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First Meeting with Relocation Advisor

March 27, 2016

This week we had our first meeting with our Relocation Advisor. This meeting is important because we learn all of the benefits to which we are entitled for this move. The moving process is also explained and we learn what we are permitted and not permitted to do.

Here is what happens.

Posting Message is Received

As soon as the posting message is received, we register with the relocation team. They open a profile for us on their secure website. When we log in, we can see the step-by-step process of a typical move. It is very easy to navigate their website.

Preparation for First Meeting

Once our profile was created, a relocation advisor was assigned. The advisor sent an email with a date/time for the meeting and requested certain information including:

  • CAF Documents:
    • Copy of the posting message – This document shows the move has been approved by the military and shows the military unit to which you are moving. In the new location, your new residence must be within the defined geographical boundaries of the new job.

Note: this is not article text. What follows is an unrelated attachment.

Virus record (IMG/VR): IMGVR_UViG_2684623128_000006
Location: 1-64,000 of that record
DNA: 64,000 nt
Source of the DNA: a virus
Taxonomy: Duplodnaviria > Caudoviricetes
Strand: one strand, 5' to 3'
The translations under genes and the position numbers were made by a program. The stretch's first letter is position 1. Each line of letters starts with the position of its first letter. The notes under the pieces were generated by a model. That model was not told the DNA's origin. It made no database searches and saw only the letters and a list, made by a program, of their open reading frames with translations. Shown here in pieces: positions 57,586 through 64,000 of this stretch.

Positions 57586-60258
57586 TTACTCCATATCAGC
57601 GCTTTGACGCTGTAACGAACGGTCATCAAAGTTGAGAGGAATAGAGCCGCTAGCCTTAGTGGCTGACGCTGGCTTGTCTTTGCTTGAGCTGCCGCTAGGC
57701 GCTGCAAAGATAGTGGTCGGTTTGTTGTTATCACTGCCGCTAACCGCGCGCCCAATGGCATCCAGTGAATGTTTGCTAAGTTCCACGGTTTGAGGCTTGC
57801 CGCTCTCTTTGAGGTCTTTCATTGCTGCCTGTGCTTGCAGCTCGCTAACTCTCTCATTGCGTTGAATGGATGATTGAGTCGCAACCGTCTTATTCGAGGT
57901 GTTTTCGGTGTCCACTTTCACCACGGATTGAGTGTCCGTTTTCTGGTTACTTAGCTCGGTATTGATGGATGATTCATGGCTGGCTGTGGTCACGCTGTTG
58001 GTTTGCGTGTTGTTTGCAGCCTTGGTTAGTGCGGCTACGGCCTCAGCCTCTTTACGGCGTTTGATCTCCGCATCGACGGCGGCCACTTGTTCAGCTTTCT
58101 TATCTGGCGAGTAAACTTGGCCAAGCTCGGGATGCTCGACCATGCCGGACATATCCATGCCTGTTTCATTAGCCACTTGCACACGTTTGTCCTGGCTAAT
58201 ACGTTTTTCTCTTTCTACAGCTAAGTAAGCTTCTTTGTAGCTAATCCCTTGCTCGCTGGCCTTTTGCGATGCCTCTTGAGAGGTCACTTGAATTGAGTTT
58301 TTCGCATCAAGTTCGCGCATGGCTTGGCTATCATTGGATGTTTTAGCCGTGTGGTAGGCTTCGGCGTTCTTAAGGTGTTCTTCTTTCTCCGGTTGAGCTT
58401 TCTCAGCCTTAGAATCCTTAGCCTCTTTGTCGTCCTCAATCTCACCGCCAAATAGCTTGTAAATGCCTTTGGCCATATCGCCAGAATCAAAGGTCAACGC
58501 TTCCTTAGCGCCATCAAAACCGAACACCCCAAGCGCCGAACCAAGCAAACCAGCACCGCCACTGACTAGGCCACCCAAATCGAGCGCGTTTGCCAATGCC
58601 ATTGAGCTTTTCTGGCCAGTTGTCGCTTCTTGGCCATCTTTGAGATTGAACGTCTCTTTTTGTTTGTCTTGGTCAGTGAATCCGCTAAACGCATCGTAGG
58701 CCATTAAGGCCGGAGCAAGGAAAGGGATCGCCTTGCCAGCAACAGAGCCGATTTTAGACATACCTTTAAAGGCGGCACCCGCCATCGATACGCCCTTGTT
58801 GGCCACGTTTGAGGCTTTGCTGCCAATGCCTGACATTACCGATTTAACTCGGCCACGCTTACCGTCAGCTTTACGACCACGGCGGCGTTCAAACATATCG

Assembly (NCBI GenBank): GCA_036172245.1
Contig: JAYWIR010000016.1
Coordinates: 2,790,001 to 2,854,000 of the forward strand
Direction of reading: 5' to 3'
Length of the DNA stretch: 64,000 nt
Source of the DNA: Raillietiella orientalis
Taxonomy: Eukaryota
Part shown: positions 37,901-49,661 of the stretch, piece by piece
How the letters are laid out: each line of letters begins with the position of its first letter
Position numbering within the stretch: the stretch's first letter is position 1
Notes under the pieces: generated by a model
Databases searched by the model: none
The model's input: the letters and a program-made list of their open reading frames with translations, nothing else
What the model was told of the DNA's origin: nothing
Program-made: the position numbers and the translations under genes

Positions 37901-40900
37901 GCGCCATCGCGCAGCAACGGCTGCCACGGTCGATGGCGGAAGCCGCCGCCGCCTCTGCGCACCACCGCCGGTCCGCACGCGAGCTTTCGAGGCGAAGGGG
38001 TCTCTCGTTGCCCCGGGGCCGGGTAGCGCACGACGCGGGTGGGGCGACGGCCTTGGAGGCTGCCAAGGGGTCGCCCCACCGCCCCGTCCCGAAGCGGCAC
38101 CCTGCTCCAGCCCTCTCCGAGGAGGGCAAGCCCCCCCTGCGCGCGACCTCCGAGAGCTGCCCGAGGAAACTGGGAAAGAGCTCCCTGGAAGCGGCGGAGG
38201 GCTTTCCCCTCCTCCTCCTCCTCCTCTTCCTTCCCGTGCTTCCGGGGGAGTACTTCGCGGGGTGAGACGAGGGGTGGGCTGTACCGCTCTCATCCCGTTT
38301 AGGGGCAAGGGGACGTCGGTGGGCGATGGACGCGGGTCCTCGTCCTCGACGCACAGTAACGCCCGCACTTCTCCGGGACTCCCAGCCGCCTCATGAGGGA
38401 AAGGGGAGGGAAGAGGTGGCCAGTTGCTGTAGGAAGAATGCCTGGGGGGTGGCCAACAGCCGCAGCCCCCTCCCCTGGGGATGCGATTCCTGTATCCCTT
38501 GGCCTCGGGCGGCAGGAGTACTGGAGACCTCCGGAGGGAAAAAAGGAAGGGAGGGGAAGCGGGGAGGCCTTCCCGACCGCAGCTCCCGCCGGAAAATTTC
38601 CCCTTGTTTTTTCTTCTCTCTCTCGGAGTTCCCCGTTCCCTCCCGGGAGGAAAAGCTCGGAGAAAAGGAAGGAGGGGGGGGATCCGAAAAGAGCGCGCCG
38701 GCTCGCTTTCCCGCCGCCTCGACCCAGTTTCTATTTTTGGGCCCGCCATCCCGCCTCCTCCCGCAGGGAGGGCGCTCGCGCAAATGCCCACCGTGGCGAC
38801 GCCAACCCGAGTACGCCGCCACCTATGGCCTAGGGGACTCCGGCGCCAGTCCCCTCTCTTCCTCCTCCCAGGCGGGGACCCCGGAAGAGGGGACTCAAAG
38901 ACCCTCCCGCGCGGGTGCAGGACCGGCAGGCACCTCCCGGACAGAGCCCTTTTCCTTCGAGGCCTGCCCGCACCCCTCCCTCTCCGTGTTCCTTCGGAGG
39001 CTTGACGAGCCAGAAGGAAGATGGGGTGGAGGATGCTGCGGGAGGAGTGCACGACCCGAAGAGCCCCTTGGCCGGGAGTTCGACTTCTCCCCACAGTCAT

• Pay Statement as provided by the military unit chief clerk – Many moving benefits are related to pay level as shown within the human resources system. This document shows the breakdown of salary, pension contributions, income tax withheld, etc. It is similar information to what would be provided on an annual T4 slip.
    • Verification of pay and dependents as provided by the military unit the chief clerk – The moving benefits only apply to the dependents listed on this form. Although our son who is at university in Canada is still considered a dependent (he is under 21 years old and a full-time student), he will not be moving with us so he is not listed on this particular form.
  • Banking Information:
    • A copy of a voided cheque or other official document from the bank verifying your account information so that deposits can be made directly to your Canadian bank account.
  • Vehicle Documents:
    • Registration forms for must be provided for all personal motorized vehicles (PMV), motorcycles, trailers, and RV’s that will be moved. We have no vehicles to transport on this move. This saves us some paperwork with regards to the move but we will have to sell our British car and buy a new one in the U.S.
  • If you own a home:
    • A copy of the Listing Agreement (the contract you signed with your Realtor)
    • A copy of a document confirming your ownership of the home at origin (such as Certificate of Title, Certification of Registered Owner or Transfer of Ownership-Deed of Purchase)
    • A copy of the existing Survey/Certificate of Location or Real Property Report (to confirm lot size)
    • The original Agreement of Purchase (only if you expect a loss on the sale of your current residence)
    • A copy of the accepted Agreement of Sale (only if you have already accepted an offer on your current residence)
  • If you rent a home: